Written by: Philippe Riboton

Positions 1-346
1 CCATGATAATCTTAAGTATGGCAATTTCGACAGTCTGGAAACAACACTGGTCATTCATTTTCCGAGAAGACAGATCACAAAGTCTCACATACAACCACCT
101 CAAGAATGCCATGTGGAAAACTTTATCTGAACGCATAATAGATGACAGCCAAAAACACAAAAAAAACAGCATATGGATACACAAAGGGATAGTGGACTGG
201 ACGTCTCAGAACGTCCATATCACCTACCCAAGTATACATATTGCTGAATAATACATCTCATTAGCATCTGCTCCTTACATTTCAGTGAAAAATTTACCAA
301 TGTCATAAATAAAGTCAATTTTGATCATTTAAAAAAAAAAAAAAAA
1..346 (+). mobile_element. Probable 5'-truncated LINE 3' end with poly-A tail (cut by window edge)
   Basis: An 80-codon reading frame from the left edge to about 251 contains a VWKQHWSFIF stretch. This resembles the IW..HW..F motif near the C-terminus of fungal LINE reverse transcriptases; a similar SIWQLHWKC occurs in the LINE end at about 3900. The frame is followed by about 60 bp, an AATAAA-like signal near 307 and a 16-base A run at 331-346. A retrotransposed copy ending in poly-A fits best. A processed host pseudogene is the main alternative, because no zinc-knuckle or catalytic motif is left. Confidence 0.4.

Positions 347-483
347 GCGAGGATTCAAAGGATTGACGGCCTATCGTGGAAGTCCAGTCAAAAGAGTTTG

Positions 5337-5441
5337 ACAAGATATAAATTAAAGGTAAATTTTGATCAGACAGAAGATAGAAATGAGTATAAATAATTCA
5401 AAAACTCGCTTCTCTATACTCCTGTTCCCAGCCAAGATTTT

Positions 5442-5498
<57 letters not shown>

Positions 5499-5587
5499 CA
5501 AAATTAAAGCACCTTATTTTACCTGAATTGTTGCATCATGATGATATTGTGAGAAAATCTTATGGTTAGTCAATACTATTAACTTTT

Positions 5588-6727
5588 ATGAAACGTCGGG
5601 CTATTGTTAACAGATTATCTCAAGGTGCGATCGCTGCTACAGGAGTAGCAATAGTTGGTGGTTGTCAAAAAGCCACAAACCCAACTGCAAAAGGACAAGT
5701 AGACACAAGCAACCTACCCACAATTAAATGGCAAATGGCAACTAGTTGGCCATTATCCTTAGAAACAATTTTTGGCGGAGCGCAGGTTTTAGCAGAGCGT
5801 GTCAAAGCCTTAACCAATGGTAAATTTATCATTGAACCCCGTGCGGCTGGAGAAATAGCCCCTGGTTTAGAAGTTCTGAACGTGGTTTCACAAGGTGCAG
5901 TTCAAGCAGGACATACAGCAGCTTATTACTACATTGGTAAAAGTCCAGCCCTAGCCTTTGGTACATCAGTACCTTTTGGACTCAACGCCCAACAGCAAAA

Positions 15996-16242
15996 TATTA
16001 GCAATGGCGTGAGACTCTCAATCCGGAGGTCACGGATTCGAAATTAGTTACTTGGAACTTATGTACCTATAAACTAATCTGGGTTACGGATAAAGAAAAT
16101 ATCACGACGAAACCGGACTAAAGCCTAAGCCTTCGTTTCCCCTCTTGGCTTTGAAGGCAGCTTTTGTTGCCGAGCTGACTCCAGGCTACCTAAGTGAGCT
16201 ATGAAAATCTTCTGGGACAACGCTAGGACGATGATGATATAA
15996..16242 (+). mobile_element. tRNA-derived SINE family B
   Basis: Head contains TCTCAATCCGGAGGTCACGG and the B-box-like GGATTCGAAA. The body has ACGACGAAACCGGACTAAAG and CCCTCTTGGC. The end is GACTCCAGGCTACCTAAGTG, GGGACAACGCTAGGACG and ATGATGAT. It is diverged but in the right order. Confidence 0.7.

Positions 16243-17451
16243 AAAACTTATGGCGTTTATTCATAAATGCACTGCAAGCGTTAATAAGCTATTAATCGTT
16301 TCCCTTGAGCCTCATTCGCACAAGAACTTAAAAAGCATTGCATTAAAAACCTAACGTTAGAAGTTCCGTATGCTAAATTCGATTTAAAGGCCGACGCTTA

THERE ARE currently 17,000 inmates in Czech prisons. Whatever they may be in for, one thing is certain: not many of them were snatched from a boardroom or a big leather chair in City Hall. Sure, we have witnessed a couple of corporate figures going for some kind of temporary internship at Pankrác or Ruzyně prison. They may have even taken advantage of the experience to improve their skills in areas ranging from accounting to laundering. In all fairness, one must admit that they were often merely sacrificial lambs in a game in which they played secondary roles. But one must also be aware that there is certainly a question of cosmetics involved here. If you rob a bank with a gun, chances are you will end up in prison. But if you rob a bank electronically by transferring its assets into some kind of sunny tax haven, you might miss winning the Banker of the Year award by a couple of votes. Similarly, if you hijack a plane by putting a knife to the pilot’s throat, you will get arrested and do time. But if you hijack a television network aided by a posse of distinguished lawyers, then you might end up on a Saturday night talk show. In the moderator’s seat. In fact fourteen years of market economy (not to say rampant capitalism) have actually not managed to erase this basic educational principle upheld during forty years of communism: if you’re not stealing from the state, you’re stealing from your family. As a result, the concept of accountability – the subject of our cover story this month – still has a long way to go. Just look at the facts. Certain bankers who approved juicy loans that they knew perfectly well would never be repaid are enjoying a quiet retirement. And some of the investigators assigned to uncover the criminal nature of those events have moved comfortably to the private sector – perhaps by simply crossing the street and going to work for those they were previously trying to build evidence against. So, when will these and other criminals be held accountable? Maybe when the average Joe stops saying “to je život”, and finally demands justice.